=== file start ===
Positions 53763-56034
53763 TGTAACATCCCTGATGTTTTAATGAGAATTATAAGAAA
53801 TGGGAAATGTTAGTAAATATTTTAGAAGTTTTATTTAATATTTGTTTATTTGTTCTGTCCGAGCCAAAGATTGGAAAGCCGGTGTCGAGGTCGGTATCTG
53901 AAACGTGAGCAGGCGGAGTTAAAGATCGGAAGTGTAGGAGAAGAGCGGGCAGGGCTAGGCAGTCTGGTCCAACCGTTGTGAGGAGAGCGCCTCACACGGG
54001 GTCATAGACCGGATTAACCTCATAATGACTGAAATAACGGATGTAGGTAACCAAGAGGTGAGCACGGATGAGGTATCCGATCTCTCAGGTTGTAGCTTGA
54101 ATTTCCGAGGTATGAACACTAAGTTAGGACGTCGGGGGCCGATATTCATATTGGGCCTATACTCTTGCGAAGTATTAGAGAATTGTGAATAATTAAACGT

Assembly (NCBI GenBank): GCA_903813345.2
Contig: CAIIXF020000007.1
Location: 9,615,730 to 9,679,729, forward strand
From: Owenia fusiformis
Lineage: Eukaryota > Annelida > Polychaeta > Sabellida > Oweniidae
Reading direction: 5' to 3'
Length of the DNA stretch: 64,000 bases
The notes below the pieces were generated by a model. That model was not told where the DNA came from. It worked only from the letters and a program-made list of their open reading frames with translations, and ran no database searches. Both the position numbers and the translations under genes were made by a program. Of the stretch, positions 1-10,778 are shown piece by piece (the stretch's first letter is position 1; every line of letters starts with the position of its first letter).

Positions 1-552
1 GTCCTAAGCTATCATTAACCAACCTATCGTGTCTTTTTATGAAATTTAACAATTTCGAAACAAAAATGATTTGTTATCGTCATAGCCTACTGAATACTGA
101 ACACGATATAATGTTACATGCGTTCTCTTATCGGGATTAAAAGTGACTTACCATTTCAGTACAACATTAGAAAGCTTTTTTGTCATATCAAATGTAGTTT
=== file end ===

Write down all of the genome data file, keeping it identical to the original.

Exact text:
Positions 53763-56034
53763 TGTAACATCCCTGATGTTTTAATGAGAATTATAAGAAA
53801 TGGGAAATGTTAGTAAATATTTTAGAAGTTTTATTTAATATTTGTTTATTTGTTCTGTCCGAGCCAAAGATTGGAAAGCCGGTGTCGAGGTCGGTATCTG
53901 AAACGTGAGCAGGCGGAGTTAAAGATCGGAAGTGTAGGAGAAGAGCGGGCAGGGCTAGGCAGTCTGGTCCAACCGTTGTGAGGAGAGCGCCTCACACGGG
54001 GTCATAGACCGGATTAACCTCATAATGACTGAAATAACGGATGTAGGTAACCAAGAGGTGAGCACGGATGAGGTATCCGATCTCTCAGGTTGTAGCTTGA
54101 ATTTCCGAGGTATGAACACTAAGTTAGGACGTCGGGGGCCGATATTCATATTGGGCCTATACTCTTGCGAAGTATTAGAGAATTGTGAATAATTAAACGT

Assembly (NCBI GenBank): GCA_903813345.2
Contig: CAIIXF020000007.1
Location: 9,615,730 to 9,679,729, forward strand
From: Owenia fusiformis
Lineage: Eukaryota > Annelida > Polychaeta > Sabellida > Oweniidae
Reading direction: 5' to 3'
Length of the DNA stretch: 64,000 bases
The notes below the pieces were generated by a model. That model was not told where the DNA came from. It worked only from the letters and a program-made list of their open reading frames with translations, and ran no database searches. Both the position numbers and the translations under genes were made by a program. Of the stretch, positions 1-10,778 are shown piece by piece (the stretch's first letter is position 1; every line of letters starts with the position of its first letter).

Positions 1-552
1 GTCCTAAGCTATCATTAACCAACCTATCGTGTCTTTTTATGAAATTTAACAATTTCGAAACAAAAATGATTTGTTATCGTCATAGCCTACTGAATACTGA
101 ACACGATATAATGTTACATGCGTTCTCTTATCGGGATTAAAAGTGACTTACCATTTCAGTACAACATTAGAAAGCTTTTTTGTCATATCAAATGTAGTTT